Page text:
The costs for prescription eyeglasses in Barcelona were less than if I had bought the same glasses in the United States.
If you’re visually challenged like me, getting new glasses can be a big event. They cost a lot of money, but more importantly — they change the way you literally see the world. So I am always a tad apprehensive when it comes time for new specs.
I’m here to report that I’ve had great success in Barcelona, Spain, at a Multiopticas location near Placa de Catalunya.
How I found where to go
That specific location came recommended through Facebook groups, including a group of expats who live in the city. Then I researched the place a bit.
Multiopticas is a Spanish chain that makes their own brand of frames.
What it was like
I had a vision exam included, if I agreed to buy the glasses. The basic vision exam was *not done by an ophthalmologist – it was an exam for a vision prescription only, and those are done by optometrists. (I shoot for an ophthalmologist every two years.)
I must say there wasn’t much of a selection for the style of frames I wanted, because the full plastic frames are more popular at the moment.
What it cost
The glasses were 339 euros with store brand frames, but they were having a sale. Another pair cost 60 more euros, so I added new prescription sunglasses. For another 80 euros, I upgraded to polarized lenses in my sunglasses.
In dollars, I paid $594 for new specs and new shades.
Also, I got a few free progressive contacts to try out.
What about the service?
The staff was kind, helpful, patient. Everyone spoke English.
Overall, this was an entirely pleasant experience and I would definitely go back if I’m ever in Barcelona or Spain and need eyeglasses.
A note on types of progressive lenses, and the costs
Multiopticas offers three kinds of progressive lenses – good, better, and best. You get what you pay for here. The peripheral vision on the good lenses is somewhat blurry; it’s a little less blurry on the sides with the better lenses; it’s only blurry on the extreme edges of the best lenses.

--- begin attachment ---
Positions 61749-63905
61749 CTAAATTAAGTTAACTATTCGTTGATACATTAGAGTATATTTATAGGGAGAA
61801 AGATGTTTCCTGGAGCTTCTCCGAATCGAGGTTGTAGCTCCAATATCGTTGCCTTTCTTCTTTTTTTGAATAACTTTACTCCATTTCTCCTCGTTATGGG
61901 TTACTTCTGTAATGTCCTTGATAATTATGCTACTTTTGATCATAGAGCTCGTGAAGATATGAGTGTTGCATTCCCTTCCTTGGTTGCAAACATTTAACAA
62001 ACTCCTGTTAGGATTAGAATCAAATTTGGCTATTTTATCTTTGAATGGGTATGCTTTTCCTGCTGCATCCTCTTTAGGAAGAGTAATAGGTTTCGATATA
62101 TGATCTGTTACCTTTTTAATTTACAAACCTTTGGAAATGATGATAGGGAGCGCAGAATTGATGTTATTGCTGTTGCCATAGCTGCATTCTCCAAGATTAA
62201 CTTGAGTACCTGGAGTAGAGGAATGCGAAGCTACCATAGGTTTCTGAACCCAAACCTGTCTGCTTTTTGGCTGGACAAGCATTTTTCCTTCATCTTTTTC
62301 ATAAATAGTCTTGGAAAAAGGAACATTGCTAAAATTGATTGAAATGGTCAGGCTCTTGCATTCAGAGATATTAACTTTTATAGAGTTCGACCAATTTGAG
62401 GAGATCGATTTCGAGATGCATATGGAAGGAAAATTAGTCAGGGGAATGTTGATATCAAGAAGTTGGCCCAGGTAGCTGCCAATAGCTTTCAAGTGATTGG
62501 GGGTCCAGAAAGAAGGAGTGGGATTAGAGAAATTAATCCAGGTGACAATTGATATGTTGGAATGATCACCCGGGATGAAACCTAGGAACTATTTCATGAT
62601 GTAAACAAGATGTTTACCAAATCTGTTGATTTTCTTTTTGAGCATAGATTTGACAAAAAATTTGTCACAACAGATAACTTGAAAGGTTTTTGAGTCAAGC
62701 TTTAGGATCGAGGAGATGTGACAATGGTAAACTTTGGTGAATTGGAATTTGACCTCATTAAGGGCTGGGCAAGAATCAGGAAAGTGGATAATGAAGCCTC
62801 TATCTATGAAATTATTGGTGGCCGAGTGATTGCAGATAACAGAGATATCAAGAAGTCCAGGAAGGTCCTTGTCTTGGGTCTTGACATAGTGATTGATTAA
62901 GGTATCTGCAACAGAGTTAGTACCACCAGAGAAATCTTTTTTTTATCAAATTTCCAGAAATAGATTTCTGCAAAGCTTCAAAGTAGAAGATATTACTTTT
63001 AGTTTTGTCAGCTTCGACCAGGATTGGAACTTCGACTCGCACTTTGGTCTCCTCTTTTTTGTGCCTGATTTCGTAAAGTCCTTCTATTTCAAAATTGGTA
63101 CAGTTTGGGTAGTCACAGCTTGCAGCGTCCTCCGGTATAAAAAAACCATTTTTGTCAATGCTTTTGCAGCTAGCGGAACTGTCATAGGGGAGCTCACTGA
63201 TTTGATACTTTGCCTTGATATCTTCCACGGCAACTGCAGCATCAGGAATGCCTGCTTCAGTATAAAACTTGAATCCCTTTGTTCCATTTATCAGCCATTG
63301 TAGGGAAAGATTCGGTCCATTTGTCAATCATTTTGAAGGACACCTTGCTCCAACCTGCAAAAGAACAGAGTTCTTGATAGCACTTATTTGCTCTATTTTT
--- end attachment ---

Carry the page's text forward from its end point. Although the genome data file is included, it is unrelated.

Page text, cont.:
I opted for the ‘better’ lenses, the middle of the road. “Good” was $124 less (100 euros). The”best” lenses cost $124 more (100 euros). I felt comfortable paying what I paid.
Back in Mexico, I bought the “best” lenses, and difference is noticeable, of course. It was the only time I’ve ever had the ‘best’ lens. Most of the time I’ve had the “better” lenses, so I’m satisfied with what I ordered — the world looks amazing in my new shades and specs!
Eyeglasses in Mexico were less expensive when you consider I basically spent $310 for a single pair of the “best” progressive lenses and also an ophthalmology exam. But hey – I did not expect my dollar to go as far in Europe as it did in Mexico.
I still believe I saved money when compared to the U.S.
As an educated guess, I’d say these new glasses would have cost around $450 to $500 each in the states – even more in California where I lived for a few years. I say ‘educated guess’ because I bought glasses in the U.S. every year or 18 months from grade school until July 2015, and so I knew about the upward pricing trends.
For anyone looking for information about buying eyeglasses in Mexico, my excellent experience in Puerto Vallarta was written in this post here.
I know progressive lenses can be bought at mail-order places like Warby Parker, and I could have them shipped to anywhere in the world. I do worry that without an in-person fitting, my center field of vision would be off on the progressive lenses.
And then there are the simple bifocals that can be had for hundreds of dollars less. I prefer to see near, far distances, and middle distances. I want to see the world like a human being was designed to see the world – how people with good vision see the world.
All in all, what I got for under $600 is a flipping steal: progressive lenses of better quality in new eyeglasses and sunglasses, polarization added to the sunglasses, free basic exam, a free box of progressive contacts.
I don’t care who cringes at the price. My middle-of-the-road preferences for my prescription are non-negotiable. Next year I might spring for the best quality lens again. My glasses are the one thing I won’t cut back on any more than I already have — budget world-traveling vagabond, or not.
Related ‘medical tourism’ posts:
- Buying quality eyeglasses in Puerto Vallarta, Mexico
- What it cost for a CT scan in Chiang Mai, Thailand
- Travel vaccinations at a clinic in Kuala Lumpur, Malaysia